Siblings of T1D

My older sons seems to be the one having the hardest time coping with his brothers T1D. He is feeling neglected and like his brother is getting all the attention. At the same time he wants to help out. What do you teach a 10 year old sibling about how to help? Are there any good books that help teach them. I have started to spend some one on one time with him by taking him out for breakfast once a week. Any other ideas on how to help him cope?

April @Amfelch ,

I can’t really say, other than from feedback I have received from my six siblings, how the sibling of a T1D would feel. I do know that when growing up that it wasn’t apparent to me that I was treated differently than my sisters and brothers - except during my first few months certain quantities of food was put aside for me in the fridge so I could learn to pace my daily eating. I had all my usual “chores” continuing and I was not restricted from, or refused to participate in any activity. Yes, I learned to live a full life despite the diabetes.

You don’t say the age of your child with diabetes, but if the child is anything but an infant, I would encourage your older son to assist him as long as he isn’t intrusive. I know that some days I was really relieved when one of my siblings offered to give me my shot in an arm and allow my thighs a days respite from having a needle shoved in. This was decades before blood testing meter came along.

A ten year old boy is certainly old enough, with a little training, to measure doses, give injections and do blood testing. At age three or four our granddaughter, who lived with us, was testing my blood and by five was giving me my meal shots - yes, I always double checked the dose. At age eight of nine she was filling pump reservoirs and implanting infusion sets.

just a thought, live as much as possible a normal family life with all the bickering, rivalry, loving and caring and do not build a cage about your younger son just because …

ditto @Dennis, but for a 10 year old, this will probably be absorbed into “normal life” pretty quickly and become a non-issue.

my 3 year old son “helped” me test my blood sugar, he’s pretty darned good at getting the strip into the machine (the Bayer is more particular about strip alignment then my old One-Touch), and then he tells me “the numbers”. He’s almost 6 now and once in a while he’ll ask me if it was “ouchy” when I put in a new infusion set. Transparency and some participation would be my opinion and before too long he’ll forget it’s different. cheers!

Thanks for the feed back. My son with diabetes is 7 and was just diagnosed at the beginning of August. I am amazed at how independent he is becoming (with our supervision) with his diabetic care. Doing his own blood sugars but still afraid to do his own shot. I am not sure if he would be willing to let his brother give him a shot. We are trying to be as “normal” a family as we can. Everyone still has their cores and we don’t let the younger one get out of them because he is a diabetic. Still doing all the things we did before diabetes entered our lives. Trying to treat them as equally as we can but there are times when the 7 year old does need more attention. And they still fight like crazy as siblings do. The older one gets mad when we are out shopping and I say no to that candy bar at the checkout. It’s not because I don’t want them to have it but he doesn’t get that his brother can’t eat it right there and then and he will eat it in front of him. Then I get to hear that before he had diabetes you would have let me get that. He knows how to make a person feel guilty!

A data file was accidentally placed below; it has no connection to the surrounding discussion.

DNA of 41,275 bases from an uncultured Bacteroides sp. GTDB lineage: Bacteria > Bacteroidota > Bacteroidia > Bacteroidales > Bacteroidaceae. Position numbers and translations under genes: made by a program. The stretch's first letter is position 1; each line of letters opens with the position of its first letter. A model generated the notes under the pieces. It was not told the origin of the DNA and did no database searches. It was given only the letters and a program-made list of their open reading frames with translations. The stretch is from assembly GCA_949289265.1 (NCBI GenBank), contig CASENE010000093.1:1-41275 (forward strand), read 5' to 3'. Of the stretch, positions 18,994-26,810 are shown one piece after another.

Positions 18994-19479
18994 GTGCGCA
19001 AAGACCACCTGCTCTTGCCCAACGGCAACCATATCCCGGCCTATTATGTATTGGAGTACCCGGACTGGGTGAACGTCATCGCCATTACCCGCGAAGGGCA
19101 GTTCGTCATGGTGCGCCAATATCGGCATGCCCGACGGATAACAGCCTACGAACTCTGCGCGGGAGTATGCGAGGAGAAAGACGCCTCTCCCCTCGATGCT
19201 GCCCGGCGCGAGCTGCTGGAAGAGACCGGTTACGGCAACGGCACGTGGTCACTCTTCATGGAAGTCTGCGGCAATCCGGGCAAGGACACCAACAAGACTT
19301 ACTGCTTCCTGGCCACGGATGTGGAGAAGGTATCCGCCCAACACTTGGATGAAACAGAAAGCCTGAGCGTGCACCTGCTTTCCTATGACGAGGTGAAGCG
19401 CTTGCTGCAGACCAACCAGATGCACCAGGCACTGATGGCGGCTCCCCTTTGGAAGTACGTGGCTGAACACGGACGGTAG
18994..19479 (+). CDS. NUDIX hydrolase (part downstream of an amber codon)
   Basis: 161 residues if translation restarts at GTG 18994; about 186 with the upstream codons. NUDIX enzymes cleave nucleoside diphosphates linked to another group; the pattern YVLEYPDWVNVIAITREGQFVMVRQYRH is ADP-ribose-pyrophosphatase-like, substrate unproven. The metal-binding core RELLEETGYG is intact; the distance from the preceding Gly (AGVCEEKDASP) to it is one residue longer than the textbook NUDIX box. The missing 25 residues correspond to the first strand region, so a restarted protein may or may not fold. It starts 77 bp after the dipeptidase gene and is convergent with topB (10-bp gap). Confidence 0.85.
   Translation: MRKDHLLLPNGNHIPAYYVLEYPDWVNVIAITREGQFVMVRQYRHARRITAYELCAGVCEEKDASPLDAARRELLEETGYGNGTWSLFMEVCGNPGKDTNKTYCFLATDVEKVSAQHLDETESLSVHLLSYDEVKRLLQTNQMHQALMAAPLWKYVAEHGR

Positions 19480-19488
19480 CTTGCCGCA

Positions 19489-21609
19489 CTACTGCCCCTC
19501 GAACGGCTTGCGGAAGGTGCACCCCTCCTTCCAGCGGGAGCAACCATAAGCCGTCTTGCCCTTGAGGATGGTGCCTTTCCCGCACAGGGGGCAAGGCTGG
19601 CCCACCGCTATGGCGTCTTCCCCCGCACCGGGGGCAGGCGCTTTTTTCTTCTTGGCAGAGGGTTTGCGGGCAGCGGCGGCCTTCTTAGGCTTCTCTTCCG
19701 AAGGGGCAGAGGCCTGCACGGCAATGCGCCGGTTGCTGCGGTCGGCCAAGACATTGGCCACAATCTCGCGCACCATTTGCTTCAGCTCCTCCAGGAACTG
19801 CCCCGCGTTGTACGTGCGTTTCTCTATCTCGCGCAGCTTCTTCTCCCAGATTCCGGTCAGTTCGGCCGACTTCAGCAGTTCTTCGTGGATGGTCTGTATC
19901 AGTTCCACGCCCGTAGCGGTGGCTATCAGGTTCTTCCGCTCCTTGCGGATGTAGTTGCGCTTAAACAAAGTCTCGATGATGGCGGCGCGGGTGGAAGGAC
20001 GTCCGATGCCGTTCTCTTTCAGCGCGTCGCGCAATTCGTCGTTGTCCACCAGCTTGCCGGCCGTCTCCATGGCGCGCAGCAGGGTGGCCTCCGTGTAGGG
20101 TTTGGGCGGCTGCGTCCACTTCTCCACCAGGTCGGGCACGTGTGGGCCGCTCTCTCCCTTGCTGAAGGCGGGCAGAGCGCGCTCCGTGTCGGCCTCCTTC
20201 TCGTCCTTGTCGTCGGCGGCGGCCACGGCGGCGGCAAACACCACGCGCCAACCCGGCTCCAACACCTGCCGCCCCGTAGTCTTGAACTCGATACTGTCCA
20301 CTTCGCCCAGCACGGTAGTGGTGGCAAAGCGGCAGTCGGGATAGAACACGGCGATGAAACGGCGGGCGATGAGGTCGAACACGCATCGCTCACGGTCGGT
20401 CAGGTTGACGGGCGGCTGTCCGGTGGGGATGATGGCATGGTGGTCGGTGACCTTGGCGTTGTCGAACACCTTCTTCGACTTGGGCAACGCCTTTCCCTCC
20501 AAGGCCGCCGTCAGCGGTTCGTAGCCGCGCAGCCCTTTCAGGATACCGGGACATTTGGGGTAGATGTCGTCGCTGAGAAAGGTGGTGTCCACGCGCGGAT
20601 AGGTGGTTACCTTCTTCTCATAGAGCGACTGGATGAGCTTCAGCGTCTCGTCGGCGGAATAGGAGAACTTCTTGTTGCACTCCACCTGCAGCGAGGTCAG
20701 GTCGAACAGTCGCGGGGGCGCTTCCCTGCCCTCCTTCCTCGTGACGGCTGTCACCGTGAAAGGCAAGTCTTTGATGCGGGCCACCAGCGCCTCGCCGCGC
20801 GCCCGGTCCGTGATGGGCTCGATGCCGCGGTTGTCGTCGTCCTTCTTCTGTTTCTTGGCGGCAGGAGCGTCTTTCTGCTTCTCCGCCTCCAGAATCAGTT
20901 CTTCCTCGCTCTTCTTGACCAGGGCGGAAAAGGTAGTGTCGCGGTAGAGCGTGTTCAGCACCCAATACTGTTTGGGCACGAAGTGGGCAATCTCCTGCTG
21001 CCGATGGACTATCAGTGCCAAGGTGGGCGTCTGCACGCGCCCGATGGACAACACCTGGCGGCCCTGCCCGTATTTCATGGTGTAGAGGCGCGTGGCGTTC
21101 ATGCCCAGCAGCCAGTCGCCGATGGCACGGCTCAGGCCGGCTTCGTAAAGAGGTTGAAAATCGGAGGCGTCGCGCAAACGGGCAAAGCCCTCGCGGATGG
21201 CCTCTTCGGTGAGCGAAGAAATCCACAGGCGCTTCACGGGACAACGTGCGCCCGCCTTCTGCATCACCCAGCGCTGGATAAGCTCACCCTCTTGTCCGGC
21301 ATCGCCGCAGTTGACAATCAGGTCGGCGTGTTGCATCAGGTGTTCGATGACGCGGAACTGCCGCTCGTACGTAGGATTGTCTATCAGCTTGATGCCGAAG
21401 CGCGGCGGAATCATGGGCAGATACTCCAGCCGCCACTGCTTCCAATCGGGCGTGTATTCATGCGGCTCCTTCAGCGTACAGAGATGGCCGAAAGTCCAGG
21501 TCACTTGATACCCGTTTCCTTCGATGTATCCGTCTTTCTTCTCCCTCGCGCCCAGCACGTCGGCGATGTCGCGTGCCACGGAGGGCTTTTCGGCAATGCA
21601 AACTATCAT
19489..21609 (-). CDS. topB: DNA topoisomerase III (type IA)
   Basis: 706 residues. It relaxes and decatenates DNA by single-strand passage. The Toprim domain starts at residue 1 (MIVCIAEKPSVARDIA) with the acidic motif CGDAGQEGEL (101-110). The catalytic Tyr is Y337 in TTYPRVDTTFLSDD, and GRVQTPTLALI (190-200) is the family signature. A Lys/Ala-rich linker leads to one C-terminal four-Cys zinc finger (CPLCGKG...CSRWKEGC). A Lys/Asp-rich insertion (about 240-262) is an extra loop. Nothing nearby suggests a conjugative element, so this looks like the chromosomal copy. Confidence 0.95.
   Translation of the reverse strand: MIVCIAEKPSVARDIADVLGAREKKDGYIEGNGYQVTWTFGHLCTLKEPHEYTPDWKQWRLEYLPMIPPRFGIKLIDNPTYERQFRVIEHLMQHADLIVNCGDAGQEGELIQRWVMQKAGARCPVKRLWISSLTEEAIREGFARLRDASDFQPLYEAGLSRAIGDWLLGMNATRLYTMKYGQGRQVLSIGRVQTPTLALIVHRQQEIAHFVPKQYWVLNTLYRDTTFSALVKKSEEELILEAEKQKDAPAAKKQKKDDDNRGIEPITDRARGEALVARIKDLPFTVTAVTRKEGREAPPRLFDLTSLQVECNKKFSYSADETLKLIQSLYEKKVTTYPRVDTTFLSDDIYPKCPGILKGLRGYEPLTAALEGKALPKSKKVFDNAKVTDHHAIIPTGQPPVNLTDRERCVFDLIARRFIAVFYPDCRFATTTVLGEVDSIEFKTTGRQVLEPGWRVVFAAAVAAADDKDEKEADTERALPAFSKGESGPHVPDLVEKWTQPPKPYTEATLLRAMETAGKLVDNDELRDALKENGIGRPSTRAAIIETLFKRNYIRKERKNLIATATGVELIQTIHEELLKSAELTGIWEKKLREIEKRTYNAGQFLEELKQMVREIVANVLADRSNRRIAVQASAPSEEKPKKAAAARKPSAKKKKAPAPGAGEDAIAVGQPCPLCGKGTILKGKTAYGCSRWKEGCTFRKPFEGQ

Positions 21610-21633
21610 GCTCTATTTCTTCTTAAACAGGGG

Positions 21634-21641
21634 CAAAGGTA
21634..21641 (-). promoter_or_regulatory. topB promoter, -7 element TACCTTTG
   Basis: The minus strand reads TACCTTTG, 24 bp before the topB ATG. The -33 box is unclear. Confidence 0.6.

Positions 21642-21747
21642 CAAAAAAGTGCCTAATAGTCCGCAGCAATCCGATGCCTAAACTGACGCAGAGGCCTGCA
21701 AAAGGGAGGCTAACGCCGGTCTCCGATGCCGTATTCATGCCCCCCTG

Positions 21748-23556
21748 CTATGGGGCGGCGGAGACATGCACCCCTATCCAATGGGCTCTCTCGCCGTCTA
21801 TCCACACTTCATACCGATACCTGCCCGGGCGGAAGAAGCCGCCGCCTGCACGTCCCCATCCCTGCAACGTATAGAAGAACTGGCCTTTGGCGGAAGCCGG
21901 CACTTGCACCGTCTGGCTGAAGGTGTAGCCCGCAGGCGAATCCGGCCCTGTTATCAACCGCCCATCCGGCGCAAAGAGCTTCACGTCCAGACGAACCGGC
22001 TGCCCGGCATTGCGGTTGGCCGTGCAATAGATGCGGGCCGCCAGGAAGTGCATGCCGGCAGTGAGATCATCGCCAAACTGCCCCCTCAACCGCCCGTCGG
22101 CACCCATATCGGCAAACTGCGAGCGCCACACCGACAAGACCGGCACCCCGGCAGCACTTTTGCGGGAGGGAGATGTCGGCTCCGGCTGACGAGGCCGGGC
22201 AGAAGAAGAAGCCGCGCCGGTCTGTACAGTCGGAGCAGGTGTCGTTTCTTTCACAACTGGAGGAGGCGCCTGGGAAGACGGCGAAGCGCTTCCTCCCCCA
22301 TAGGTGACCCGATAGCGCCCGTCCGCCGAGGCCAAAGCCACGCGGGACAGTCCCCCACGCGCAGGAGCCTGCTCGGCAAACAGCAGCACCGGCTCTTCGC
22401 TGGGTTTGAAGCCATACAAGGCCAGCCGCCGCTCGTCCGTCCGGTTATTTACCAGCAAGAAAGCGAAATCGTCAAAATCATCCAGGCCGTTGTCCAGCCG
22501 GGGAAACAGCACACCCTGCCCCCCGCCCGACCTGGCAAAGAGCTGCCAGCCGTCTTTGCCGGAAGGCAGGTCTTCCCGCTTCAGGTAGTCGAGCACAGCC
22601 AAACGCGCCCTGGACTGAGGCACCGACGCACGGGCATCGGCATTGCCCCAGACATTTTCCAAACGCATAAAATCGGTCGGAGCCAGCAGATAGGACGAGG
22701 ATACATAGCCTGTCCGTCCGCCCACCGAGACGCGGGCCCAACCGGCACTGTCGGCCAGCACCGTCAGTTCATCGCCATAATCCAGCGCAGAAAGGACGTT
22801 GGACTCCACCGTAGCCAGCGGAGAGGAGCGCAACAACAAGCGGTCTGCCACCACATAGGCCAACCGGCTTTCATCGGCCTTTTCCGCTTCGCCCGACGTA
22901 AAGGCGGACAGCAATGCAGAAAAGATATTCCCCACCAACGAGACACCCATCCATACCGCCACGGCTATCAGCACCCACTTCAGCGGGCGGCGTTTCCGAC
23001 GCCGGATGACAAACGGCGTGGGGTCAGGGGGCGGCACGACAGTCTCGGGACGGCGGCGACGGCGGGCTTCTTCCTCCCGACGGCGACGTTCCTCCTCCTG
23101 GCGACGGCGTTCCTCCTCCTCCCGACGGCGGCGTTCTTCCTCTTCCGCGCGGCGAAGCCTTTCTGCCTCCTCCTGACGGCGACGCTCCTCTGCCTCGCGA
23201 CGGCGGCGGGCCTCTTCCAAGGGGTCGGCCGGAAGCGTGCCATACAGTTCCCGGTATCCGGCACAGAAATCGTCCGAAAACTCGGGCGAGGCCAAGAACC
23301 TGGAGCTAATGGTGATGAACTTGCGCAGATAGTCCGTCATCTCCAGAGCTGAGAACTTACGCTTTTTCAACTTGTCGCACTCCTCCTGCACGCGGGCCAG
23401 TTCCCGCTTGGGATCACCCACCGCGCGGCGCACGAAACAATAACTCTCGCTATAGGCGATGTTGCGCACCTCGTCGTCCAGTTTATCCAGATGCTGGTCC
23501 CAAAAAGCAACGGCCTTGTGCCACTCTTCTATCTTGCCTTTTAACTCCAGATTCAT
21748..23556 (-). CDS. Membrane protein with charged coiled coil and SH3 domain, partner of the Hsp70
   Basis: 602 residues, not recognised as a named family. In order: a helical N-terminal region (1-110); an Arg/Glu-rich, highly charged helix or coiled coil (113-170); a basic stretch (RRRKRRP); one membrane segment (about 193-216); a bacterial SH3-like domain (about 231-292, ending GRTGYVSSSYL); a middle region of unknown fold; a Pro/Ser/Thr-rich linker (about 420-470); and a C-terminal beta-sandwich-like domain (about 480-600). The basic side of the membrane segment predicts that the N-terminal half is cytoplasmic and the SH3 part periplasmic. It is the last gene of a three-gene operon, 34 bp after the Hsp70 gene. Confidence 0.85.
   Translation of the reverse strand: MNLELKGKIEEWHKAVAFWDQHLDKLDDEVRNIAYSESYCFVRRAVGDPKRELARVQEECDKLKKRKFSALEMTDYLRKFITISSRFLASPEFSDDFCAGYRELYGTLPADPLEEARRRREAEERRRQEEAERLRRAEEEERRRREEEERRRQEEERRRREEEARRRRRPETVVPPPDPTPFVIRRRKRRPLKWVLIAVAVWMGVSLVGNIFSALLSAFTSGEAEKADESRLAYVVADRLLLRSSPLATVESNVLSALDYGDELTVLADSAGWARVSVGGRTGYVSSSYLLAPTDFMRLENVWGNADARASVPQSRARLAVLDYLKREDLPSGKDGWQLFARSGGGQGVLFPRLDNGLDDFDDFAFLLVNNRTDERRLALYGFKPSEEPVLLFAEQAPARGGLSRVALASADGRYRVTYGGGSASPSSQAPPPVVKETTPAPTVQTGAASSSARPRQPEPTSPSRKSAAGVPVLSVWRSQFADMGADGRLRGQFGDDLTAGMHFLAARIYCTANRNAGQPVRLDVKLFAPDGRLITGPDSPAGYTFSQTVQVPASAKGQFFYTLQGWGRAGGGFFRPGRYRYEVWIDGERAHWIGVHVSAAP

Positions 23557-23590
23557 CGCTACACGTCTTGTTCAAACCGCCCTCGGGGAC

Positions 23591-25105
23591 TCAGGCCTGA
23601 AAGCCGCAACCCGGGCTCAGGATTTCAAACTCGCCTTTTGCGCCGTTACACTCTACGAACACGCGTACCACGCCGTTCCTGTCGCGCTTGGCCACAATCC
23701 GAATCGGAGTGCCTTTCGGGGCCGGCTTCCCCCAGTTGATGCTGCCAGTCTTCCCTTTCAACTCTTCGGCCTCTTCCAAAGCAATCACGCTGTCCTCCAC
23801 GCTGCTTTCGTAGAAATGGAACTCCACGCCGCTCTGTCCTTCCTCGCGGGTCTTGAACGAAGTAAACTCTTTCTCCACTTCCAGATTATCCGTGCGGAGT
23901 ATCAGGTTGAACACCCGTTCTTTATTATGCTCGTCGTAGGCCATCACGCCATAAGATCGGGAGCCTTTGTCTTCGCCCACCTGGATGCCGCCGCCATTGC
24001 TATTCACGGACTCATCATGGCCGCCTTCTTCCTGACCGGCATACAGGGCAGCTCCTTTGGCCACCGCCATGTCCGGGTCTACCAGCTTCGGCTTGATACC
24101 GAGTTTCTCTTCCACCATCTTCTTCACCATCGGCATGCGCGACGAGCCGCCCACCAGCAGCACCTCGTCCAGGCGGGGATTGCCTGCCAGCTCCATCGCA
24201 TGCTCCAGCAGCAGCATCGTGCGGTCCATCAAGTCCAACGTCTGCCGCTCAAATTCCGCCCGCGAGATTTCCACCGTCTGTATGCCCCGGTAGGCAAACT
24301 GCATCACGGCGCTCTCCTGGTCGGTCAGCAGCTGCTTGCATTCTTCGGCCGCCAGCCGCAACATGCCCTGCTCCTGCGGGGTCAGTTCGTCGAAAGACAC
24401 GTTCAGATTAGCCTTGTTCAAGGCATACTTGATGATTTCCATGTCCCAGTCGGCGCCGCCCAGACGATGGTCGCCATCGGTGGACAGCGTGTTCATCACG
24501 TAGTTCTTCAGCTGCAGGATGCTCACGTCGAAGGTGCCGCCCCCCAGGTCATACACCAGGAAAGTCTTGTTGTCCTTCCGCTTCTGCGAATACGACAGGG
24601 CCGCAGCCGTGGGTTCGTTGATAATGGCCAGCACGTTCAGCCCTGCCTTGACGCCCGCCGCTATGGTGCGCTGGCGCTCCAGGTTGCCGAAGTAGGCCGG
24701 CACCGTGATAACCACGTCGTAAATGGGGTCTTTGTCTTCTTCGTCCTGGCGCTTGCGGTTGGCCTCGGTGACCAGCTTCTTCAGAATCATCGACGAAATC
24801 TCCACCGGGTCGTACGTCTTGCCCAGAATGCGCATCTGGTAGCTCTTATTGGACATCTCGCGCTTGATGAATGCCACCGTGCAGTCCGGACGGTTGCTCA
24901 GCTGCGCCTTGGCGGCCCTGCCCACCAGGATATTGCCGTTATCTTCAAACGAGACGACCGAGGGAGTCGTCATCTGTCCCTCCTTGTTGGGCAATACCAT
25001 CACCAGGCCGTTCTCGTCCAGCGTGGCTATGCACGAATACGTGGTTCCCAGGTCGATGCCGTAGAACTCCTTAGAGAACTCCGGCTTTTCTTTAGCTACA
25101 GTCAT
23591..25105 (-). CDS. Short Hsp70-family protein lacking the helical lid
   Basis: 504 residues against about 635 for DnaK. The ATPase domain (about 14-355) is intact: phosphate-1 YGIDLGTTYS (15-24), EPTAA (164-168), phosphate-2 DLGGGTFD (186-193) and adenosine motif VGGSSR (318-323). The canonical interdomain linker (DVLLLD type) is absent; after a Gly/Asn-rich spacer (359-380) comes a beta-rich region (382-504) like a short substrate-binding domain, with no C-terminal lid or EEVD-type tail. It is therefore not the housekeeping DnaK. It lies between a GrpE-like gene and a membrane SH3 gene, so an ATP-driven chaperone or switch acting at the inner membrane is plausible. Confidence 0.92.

My oldest daughter who is 9 was diagnosed at the beginning of August as well, her sister who is 7 had a hard time with some “attention” issues as well. Sometimes she still does, instead of using “treats” as rewards for good behavior or good grades, I have come up with new ways to make things more equal in a sense. Such as, extra free time at bedtime to do whatever they want (10 mins) 1 free pass no bed making, 15 mins one-on-one time with mom or dad, xtra chore money etc! This way sweets were avoided completely. And it has worked actuaully well. I found that my 7 yr old was acting out, to get attention… crying, not listening or sayin the same things as your child would say “we USED to be able or BEFORE”… i knew i had to something. Not only did i know it hurt her older sisters feelings when she said these things-as if she chose or wanted this to happen to her- but we all had to make adjustments. So I had to sit both my daughter’s and say, we will have NEW goals and no more talk of how it USED to be… we are still the SAME! We as a family must learn how to change like the seasons (life can change quickly). I think when i explained it that way, my 7 yr old was alot more calm, and no longer cares so much about candy when we go to the store. However, when i do measure out big sister candy… i am guilty of sneaking her some (no harm in it, besides she is a helper with counting the carbs!)

It’s hard. My daughter was diagnosed when she was 8 and my son was 10. Now almost 3 years later I still sometimes hear the life isn’t fair. My son now helps with getting her supplies for site changes and helping her count carbs. It gets easier as they get older. My son likes to ask for goodies when we are put alone. We will grab something occasionally, but I do the same with my daughter. We also have changed the way we all eat in the house so that it makes it a little easier on my daughter. Also doing time alone with each child helps reduce the feeling of being neglected.